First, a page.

Red lentil soup is a quick and easy splash of sunshine and cheerful orange color to brighten your winter days. It is so easy to cook, is high and protein, does not require previous soaking and it falls to a wonderful creamy mush as it cook. Perfect for when you don’t have enough time.
Lentils are high in protein, including the essential amino acids isoleucine and lysine. And when combined with whole grains, lentils give your body all of the amino acids it needs to form a complete protein.
Rich in complex carbohydrates and high in fiber, helping your body balance its blood sugar levels while providing steady, slow-burning energy to keep you fuller for longer.They are also high in iron. This is especially good for vegetarians, growing children, and pregnant women, all of whom have greater needs for iron in their diet.
Prep time: 15 mins
Cooking time: 50 - 60 mins
Serves: 4 - 6 people
2 tablespoons canola oil or peanut oil
1 medium or large onion, chopped
4 garlic cloves, minced
Salt to taste
2 teaspoons cumin seeds, lightly toasted and ground
2 teaspoons coriander seeds, lightly toasted and ground
2 teaspoons hot curry powder
1 (28-ounce) can chopped tomatoes with juice
1 pound red lentils (about 2 1/8 cups), washed and picked over
2 quarts water or chicken stock
1/4 teaspoon ground black pepper (more to taste)
Cayenne to taste (optional)
Juice of 1/2 lime
Chopped fresh cilantro
1. Heat the oil in a large, heavy soup pot over medium heat and add the onion. Cook, stirring, until tender, about 5 minutes, and add the garlic, 1/2 teaspoon salt, the cumin, coriander, and curry powder. Stir together for about a minute, until the garlic is fragrant, and stir in the tomatoes with their juice. Bring to a simmer and cook, stirring often, for 10 minutes, until the tomatoes have cooked down slightly. Add salt to taste.
2. Stir in the lentils and water or chicken stock. Bring to a boil, reduce the heat, cover and simmer 30 minutes. Add salt to taste and continue to simmer for 15 to 30 minutes, until the lentils have fallen apart and thickened the soup. Using the back of your spoon, mash the lentils against the side of the pot to thicken the soup further. Add the pepper, taste, and add cayenne if you want more spice. Taste and adjust salt. Stir in the lime juice.
3. If you wish, puree with an immersion blender or in batches in a blender, holding a towel over the lid to prevent hot soup from splashing out, and return to the pot. Heat through and serve, topping each bowl with a dollop of yogurt and a generous sprinkling of chopped cilantro.
You can make this a day ahead. It will keep for 3 or 4 days in the fridge.
Seasonal root veggies with a fragrant toss of rosemary and garlic.
1 medium butternut squash, peeled and cut into 2-inch pieces
1 head cauliflower, pulled apart of cut into small florets
6 to 10 garlic cloves, unpeeled
1 shallot, coarsley chopped
1/4 cup extra virgin olive oil
Kosher salt and freshly ground black pepper, to taste
3 to 4 whole sprigs rosemary
1/4 cup pine nuts, toasted
1/4 cup freshly grated parmesan cheese
1. Preheat the oven to 425 F. Combine the cauliflower, squash, garlic, and shallot in a roomy work bowl. Drizzle the olive oil over the vegetables, season with 1 teaspoon salt and a few grinds of pepper, and toss to coat. Pile the vegetables into a roasting pan or terra cotta baking dish. The vegetables shouldn’t be in a single layer, they’ll stay moist and steam each other when piled into the dish. Arrange the rosemary sprigs all around. Sprinkle with the pine nuts.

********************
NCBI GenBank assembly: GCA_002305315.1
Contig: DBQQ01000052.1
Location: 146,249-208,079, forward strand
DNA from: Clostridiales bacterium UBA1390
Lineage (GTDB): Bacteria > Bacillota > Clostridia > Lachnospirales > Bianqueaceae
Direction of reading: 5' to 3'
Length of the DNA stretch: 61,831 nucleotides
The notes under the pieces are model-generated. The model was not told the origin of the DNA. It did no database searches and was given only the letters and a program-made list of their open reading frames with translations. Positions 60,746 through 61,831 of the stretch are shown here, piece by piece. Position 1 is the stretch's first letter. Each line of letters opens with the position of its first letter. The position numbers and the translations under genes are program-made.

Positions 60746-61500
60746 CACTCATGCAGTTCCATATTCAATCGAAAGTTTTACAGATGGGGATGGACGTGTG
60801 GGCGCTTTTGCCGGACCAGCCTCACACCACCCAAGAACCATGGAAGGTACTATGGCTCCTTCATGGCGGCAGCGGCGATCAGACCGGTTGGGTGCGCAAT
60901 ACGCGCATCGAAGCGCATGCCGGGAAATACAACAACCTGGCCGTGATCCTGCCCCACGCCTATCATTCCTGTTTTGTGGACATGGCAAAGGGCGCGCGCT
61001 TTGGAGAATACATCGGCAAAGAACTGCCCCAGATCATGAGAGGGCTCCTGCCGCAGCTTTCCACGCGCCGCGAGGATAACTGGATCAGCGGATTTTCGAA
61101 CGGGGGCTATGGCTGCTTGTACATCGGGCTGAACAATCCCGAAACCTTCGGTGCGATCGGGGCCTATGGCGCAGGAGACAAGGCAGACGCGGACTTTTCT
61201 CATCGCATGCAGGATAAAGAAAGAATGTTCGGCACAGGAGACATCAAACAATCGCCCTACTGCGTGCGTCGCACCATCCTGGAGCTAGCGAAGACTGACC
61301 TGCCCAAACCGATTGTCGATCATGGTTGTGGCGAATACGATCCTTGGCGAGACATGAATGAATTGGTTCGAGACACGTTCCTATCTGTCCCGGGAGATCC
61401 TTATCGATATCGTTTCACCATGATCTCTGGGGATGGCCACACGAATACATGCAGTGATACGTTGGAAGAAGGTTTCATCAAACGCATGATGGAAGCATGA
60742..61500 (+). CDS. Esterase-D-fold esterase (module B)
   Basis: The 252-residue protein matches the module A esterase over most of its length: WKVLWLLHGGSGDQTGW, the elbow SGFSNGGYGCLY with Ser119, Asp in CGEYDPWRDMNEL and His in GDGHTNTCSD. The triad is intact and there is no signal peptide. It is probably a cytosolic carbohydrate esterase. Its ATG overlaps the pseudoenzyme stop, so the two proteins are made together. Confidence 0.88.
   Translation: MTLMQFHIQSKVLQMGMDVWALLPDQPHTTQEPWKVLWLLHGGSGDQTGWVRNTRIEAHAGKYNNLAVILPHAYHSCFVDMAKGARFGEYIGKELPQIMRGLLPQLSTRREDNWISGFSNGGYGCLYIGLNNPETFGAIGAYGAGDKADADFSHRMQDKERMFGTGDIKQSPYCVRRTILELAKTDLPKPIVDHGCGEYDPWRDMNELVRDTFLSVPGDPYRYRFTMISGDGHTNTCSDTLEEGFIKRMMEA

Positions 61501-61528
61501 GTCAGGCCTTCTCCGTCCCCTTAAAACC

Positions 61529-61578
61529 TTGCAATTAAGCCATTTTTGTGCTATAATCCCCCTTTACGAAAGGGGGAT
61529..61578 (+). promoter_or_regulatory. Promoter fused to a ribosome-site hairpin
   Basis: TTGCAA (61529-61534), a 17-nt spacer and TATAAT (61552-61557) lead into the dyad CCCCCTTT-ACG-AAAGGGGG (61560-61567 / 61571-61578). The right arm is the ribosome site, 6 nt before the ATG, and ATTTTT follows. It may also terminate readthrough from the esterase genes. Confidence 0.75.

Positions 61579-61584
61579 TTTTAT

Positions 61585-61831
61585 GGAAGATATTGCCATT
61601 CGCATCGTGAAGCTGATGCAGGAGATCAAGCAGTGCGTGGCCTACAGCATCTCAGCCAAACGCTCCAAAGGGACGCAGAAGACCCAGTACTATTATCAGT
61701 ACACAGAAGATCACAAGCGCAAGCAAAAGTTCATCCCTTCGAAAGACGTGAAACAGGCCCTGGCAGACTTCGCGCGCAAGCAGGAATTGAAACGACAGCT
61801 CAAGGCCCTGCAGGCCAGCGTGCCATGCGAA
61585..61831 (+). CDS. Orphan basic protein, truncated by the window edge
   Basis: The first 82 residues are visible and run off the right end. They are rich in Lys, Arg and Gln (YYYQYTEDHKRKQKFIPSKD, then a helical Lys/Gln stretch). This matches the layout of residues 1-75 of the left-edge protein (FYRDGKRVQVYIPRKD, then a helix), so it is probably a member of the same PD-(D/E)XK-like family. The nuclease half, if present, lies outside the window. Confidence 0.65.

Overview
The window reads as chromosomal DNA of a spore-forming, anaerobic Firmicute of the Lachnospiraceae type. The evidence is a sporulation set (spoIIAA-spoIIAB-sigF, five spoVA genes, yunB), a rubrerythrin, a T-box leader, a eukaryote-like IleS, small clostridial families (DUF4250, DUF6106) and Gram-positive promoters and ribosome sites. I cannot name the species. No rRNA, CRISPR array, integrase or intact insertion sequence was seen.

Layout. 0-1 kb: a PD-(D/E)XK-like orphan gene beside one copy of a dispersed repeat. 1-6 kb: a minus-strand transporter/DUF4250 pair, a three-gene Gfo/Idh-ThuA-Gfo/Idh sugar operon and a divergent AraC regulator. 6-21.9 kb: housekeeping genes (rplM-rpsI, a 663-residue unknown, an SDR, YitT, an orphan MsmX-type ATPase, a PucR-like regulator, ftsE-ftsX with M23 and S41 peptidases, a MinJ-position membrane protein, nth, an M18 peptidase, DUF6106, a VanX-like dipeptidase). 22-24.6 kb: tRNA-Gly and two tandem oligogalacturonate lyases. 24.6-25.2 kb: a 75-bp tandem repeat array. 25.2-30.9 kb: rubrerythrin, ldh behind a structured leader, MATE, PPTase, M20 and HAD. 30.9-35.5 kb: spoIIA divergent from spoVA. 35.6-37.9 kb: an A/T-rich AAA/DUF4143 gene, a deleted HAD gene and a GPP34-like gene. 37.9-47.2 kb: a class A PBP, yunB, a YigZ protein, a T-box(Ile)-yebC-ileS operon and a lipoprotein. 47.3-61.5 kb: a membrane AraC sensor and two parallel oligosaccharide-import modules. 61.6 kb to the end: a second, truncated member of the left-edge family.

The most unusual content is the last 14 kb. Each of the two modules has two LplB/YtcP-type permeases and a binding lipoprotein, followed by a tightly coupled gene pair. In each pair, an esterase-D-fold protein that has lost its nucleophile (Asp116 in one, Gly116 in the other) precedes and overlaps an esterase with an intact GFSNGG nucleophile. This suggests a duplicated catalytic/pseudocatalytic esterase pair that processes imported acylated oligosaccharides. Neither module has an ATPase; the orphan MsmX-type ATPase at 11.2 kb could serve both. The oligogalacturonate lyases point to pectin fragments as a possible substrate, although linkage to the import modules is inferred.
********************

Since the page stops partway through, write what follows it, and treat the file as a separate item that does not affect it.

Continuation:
2. Roast the vegetables for 20 minutes. If they become a bit dry, drizzle with additional oil and add a few tablespoons of water, not a lot, just enough to bump up the moisture. After 20 minutes or so, the vegetables will be browning on top, so turn them with a spoon and continue roasting another 15 minutes, or until the squash is fork tender and caramelized on the bottom of the dish. Remove the baking dish from the oven. Adjust the seasonings and sprinkle with parmesan, if using. Cover the baking dish lightly with foil to allow vegetables to sweat and rest. After 5 minutes, the rosemary should be soft and fragrant. Any leaves remaining on the twigs can easily be pulled off and mixed with the juices.
Pumpkins are sweet, earthy and overflowing with healthy vitamins and beta-carotenes. Here they are combined with leeks, apples and cider to make a spicy, hearty soup, perfect for warming us on cold autumnal days.
1 15-ounce can pumpkin puree, or 4 cups freshly-baked pumpkin chunks (if using fresh pumpkin, bake seeded pumpkin at 400F until tender, then peel and chop coarsely)
1 large leek, cleaned, white parts chopped
1 medium onion, chopped
1/2 celery root, peeled and chopped
2 tart apples, such as Granny Smith, peeled, cored, and chopped
7 cups good-quality vegetable broth
1 teaspoon dried thyme
1 teaspoon peeled and grated fresh ginger
1 teaspoon crumbled fresh sage or 1/2 teaspoon dried sage
Sea salt to taste
1/4 teaspoon ground turmeric
Dash of nutmeg
Freshly ground black pepper
1 cup apple cider
1/2 cup plain nonfat yogurt
1 cup grated sharp Cheddar (optional)
1. Gently steam the leeks, onion, celery root, and apples in a large Dutch oven or soup pot with 1/2 cup of the broth until soft, about 10 minutes.
2. Add remaining stock and pumpkin. Bring to a boil, reduce heat to low, and simmer for about 10 minutes, or until the vegetables are tender. Add ginger, sage, thyme, salt, turmeric, nutmeg, and a few grinds of pepper. Simmer for another 5 minutes. Taste and adjust seasonings, if desired.
3. Process about half the soup in a blender or with a hand-held blender. Return the pureed soup to the pot and stir in the cider and yogurt. Soup should be slightly chunky. Gently heat, but do not boil. Sprinkle each bowl of hot soup with a little Cheddar, if using.
Green tea, a delightfully refreshing beverage that has long been consumed in Asia and the Middle East, has become a regular staple in the United States. Once related to culinary exotica, green tea is now commonly available which is a good thing since this delicious beverage is steeped in history and may be one of the most nutritious super-foods to gain mass appeal in recent memory. Green tea can be readily purchased in many forms: as dry tea, mixed in health drinks, and even in ice cream.
Unlocking the Mystery
While all true teas come from the same tropical plant (Camellia sinensis), the variation in styles lie in how the leaves of this plant are harvested and processed. There are certainly many varieties of tea that are cultivated throughout the world, and differences in flavor and style can be attributed to these variations as well as soil, climate, and other environmental factors.